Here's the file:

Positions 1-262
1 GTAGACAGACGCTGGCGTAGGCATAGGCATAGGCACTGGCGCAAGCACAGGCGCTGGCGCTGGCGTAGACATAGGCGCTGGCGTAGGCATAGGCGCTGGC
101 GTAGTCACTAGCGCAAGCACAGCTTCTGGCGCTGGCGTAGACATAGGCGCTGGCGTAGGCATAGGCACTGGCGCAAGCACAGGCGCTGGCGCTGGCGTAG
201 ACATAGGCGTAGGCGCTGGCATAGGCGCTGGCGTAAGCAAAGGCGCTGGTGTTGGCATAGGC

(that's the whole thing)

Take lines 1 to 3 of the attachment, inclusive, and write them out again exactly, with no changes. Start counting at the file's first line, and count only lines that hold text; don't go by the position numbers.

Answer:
Positions 1-262
1 GTAGACAGACGCTGGCGTAGGCATAGGCATAGGCACTGGCGCAAGCACAGGCGCTGGCGCTGGCGTAGACATAGGCGCTGGCGTAGGCATAGGCGCTGGC
101 GTAGTCACTAGCGCAAGCACAGCTTCTGGCGCTGGCGTAGACATAGGCGCTGGCGTAGGCATAGGCACTGGCGCAAGCACAGGCGCTGGCGCTGGCGTAG